Challenges in Securing Cloud Workloads

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Challenges in Securing Cloud Workloads

Cloud computing is nothing new in 2023, but is certainly still a growth piece of technology infrastructure, and one upon which many organisations work to build their IT infrastructure, whether across one cloud provider such as the market leaders AWS, or, increasingly, around a multi-cloud strategy across several providers, and some public cloud offerings.

However, with any technology consideration, a security consideration is not far behind. The statistics speak for themselves: Over 94% of organisations are already using cloud hosting for some of their IT infrastructure. 48% of these use it to store sensitive data. Yet the security practices for securing this environment still rank as a pressing concern for security professionals, with 75% citing cloud security as a top concern.

This concern comes with good reason. Recent years have seen cloud-based attacks and data breaches wreak widespread havoc, and have caused the loss of data on an untold scale. Examples of these breaches, just from 2022 alone include the FlexBooker breach, which saw 3.7 users exposed, and a data breach which saw the data of 1 Billion Chinese citizens stolen.

For decades, security teams have relied on the SOC Triad - Endpoint Detection & Response (EDR), Network Detection & Response (NDR), and Security Information and Event Management (SIEM) - along with traditional compliance tools such as vulnerability management, on-premise firewalls, email security, and Intrusion Detection & Prevention Systems (IDS/IPS). These tools formed the baseline of a full-featured Security Operations Center (SOC) that allowed enterprises to secure their on-premise networks. However, with the shift to cloud computing, security teams face new challenges that require a different approach. Cloud environments are more complex, and the shared responsibility model for cloud security means that traditional security tools may not be enough to protect cloud workloads. As a result, security teams need to adopt new strategies and tools that provide continuous monitoring, visibility, and protection for their cloud-based assets.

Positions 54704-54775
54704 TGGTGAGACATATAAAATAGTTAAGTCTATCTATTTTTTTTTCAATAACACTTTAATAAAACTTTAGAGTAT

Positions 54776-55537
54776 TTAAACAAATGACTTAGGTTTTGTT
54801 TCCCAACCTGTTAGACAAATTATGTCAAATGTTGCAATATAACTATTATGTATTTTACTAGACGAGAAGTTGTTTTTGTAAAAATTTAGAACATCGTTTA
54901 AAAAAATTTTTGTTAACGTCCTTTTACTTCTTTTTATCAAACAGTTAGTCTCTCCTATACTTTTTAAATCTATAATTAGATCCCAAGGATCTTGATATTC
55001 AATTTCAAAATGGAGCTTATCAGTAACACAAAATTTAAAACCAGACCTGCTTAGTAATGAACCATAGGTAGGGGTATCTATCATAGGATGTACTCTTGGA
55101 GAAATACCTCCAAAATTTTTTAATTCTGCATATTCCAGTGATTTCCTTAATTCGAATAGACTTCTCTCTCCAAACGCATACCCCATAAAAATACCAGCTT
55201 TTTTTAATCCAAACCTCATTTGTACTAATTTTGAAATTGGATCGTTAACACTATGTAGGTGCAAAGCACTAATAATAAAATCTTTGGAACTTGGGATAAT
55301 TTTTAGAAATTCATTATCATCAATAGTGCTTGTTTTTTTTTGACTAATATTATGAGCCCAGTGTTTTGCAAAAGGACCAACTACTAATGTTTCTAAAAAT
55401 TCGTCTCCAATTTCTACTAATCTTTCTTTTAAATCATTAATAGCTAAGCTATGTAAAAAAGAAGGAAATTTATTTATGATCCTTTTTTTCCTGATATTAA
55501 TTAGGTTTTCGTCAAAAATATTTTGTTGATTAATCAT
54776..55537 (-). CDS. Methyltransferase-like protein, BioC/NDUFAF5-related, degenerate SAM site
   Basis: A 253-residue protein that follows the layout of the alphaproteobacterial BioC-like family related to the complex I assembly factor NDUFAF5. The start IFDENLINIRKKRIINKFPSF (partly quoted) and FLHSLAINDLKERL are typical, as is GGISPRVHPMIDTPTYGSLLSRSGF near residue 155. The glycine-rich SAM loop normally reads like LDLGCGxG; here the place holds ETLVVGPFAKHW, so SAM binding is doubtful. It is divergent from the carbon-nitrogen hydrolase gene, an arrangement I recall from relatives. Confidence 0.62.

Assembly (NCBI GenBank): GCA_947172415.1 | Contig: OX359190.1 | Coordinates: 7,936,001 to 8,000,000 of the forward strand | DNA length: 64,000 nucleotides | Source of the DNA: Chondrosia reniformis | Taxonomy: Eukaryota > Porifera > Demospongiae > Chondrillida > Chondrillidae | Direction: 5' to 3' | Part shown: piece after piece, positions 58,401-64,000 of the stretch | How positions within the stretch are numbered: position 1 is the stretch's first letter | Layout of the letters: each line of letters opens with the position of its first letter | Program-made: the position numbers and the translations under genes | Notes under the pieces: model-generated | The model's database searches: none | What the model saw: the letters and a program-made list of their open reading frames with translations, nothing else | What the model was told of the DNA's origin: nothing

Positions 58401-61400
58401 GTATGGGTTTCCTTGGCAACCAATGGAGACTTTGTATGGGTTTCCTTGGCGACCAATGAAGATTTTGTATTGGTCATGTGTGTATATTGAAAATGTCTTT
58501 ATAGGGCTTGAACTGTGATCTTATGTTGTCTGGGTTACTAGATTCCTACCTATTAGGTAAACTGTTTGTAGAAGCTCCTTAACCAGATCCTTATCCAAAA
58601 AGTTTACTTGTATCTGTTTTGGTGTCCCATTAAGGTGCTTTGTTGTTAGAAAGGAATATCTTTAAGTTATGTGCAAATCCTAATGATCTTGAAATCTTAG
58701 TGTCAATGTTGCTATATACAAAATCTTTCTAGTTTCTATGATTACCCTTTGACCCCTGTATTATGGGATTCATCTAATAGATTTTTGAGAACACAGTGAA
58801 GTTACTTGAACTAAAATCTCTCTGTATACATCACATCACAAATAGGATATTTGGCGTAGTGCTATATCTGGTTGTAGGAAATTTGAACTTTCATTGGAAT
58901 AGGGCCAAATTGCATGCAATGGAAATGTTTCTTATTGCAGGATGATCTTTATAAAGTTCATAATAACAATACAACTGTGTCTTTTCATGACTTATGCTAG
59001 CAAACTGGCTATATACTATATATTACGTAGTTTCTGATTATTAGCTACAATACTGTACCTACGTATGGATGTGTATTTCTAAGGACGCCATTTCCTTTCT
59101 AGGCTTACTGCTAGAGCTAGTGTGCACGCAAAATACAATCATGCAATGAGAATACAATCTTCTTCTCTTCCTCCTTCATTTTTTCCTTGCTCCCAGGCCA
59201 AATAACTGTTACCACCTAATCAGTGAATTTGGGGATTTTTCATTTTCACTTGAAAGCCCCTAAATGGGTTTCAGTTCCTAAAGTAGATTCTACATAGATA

The cloud is a diverse and ever-evolving landscape that encompasses public, private, and hybrid clouds, as well as serverless computing and containers. Each of these forms of the cloud presents its own set of unique challenges for security teams. In Infrastructure as a Service (IaaS), for instance, many organisations lift and shift their existing servers to the cloud, leading to security blind spots and loss of network visibility.

Containerization is another method, driven by platforms such as Docker and Kubernetes, the agility of containers can lead to security teams not having time to implement security functions into services, hampering detection and response. Despite this, it has been very popular, rapidly consuming mindshare across a broad range of industries; most notable IT & Telecom, Professional & Financial Services, Healthcare and the Public sector. (Ref) This rapid growth in interest and adoption also brings new security challenges. There is increasing appetite among adversaries to target this growing attack surface, acknowledged by IT leaders who are citing security as the most significant challenge to organisations looking to adopt the technology, which has led to Increasing numbers of businesses are struggling with visibility into their cloud estates, and where they have visibility, knitting it together to form a cohesive and manageable view.

Software as a Service (SaaS) and serverless computing, meanwhile, require a different approach to monitoring security as the underlying infrastructure is often monitored by logs, which may not be sufficient.

Shifting left

One solution is to shift left, or remove problems before they become issues. While this makes sense, detection and response still has a place in cloud environments as all controls will eventually fail. Some vendors propose an agentless approach to detect issues as they emerge, but the APIs exposed by different cloud vendors may not provide consistent or sufficient information for effective detection and response.

Rather than adding complexity by purchasing new tools, organisations can redefine their security operations for both on-premise and cloud systems by reevaluating the tooling they have and reducing the number of tools while maintaining capability. Choosing tooling that provides security monitoring for both on-premise and cloud systems, and focusing on how network and endpoint data can be unified across complex environments, can help address these challenges.

It’s important that teams have visibility across every aspect of their network, in order to gain true contextual understanding of incidents in their cloud environment. Something which may just seem unusual in a cloud context may seem outwardly malicious once the context is gained from other areas of their network and infrastructure, such as on-prem. In summary, securing cloud workloads requires new strategies and tools that provide continuous monitoring, visibility, and protection. With the increasing complexity of the cloud, it is important to adopt a proactive and holistic approach to cloud security to mitigate risks and protect data and applications.